World outrage grows over Floyd’s death

3 June, 2020 12:00 AM printer

World outrage grows over Floyd’s death

United States Park Police pushes back protestors near the White House on Monday as demonstrations against George Floyd’s death continue. —AFP PHOTO

BRUSSELS: From Sydney to Paris, world outrage at George Floyd’s death in the US was growing Tuesday as the European Union’s top diplomat said the bloc was “shocked and appalled” by it and thousands marched in Australia’s largest city, reports AP.

Chanting “Black Lives Matter” and “I can’t breathe,” about 3,000 protesters held an impassioned but peaceful march through central Sydney on Tuesday demanding fundamental change in race relations.

In France, protests were planned for the evening in Paris and across the country after calls from the family of a French black man who died shortly after he was arrested by police in 2016. A protest was also planned in The Hague, Netherlands.

Floyd died last week after he was pinned to the pavement by a white police officer in Minneapolis who put his knee on the handcuffed black man’s neck until he stopped breathing. His death set off protests that spread across America.

EU foreign policy chief Josep Borrell’s remarks in Brussels were the strongest so far to come out of the 27-nation bloc, saying Floyd’s death was a result of an abuse of power.

Borrell told reporters that “like the people of the United States, we are shocked and appalled by the death of George Floyd.” He underlined that Europeans “support the right to peaceful protest, and also we condemn violence and racism of any kind, and for sure, we call for a de-escalation of tensions.”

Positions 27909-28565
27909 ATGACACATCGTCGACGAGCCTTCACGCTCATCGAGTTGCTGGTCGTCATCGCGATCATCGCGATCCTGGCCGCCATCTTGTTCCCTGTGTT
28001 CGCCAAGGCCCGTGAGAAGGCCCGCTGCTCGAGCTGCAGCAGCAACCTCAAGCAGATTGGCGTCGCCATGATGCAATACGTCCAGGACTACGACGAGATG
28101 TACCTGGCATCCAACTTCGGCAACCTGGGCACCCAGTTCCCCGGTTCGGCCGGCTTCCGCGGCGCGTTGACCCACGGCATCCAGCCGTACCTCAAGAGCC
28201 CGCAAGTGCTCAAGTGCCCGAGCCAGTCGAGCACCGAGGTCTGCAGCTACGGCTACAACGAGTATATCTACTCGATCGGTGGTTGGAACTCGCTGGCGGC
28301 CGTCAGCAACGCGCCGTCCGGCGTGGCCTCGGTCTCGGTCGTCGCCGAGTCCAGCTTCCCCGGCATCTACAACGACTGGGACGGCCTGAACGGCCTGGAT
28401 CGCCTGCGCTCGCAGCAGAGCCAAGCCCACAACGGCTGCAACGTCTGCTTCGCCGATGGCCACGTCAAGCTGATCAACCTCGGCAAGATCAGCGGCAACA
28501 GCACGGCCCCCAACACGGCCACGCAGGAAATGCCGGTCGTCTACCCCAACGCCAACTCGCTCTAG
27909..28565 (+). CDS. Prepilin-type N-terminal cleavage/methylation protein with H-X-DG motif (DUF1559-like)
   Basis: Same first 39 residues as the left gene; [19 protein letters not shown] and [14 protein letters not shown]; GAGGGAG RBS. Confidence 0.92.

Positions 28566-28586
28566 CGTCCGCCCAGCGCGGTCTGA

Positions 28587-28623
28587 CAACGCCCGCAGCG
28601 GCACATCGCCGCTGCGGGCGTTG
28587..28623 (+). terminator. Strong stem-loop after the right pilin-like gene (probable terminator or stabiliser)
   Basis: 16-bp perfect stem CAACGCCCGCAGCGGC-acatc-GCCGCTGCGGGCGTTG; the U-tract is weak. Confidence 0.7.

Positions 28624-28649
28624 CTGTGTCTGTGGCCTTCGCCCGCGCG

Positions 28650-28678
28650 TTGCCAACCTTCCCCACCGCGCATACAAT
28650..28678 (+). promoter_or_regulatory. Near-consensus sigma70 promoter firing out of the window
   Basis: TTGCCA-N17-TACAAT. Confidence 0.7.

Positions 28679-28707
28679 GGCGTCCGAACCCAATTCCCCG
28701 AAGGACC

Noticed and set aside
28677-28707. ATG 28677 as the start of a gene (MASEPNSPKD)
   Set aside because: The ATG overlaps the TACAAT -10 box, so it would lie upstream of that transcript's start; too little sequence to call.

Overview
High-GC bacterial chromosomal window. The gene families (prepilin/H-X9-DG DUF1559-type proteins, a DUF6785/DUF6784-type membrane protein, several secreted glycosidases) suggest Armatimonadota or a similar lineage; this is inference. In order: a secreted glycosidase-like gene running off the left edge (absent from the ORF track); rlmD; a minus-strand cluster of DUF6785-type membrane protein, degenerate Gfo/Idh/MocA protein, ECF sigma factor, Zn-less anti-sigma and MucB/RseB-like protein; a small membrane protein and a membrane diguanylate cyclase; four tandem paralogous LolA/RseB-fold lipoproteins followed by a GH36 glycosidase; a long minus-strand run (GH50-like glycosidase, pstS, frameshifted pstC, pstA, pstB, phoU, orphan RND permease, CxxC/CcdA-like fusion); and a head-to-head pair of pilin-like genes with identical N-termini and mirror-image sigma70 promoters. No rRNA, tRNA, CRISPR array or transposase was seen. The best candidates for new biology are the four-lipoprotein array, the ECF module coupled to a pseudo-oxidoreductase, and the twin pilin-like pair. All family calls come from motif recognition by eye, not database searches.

Protesters around the world have expressed solidarity with Americans demonstrating against Floyd’s death.

In Sydney, a mostly Australian crowd, but also including protesters from the U.S. and elsewhere, marched for around a half-mile under police escort in the authorized, two-hour long demonstration.

Many said they had been inspired by a mixture of sympathy for African Americans amid ongoing violent protests in the U.S., but had turned out to also call for change in Australia’s treatment of its indigenous population, particularly that involving police.

“I can’t breathe” notably were the final words of David Dungay, a 26-year-old Aboriginal man who died in a Sydney prison in 2015 while being restrained by five guards.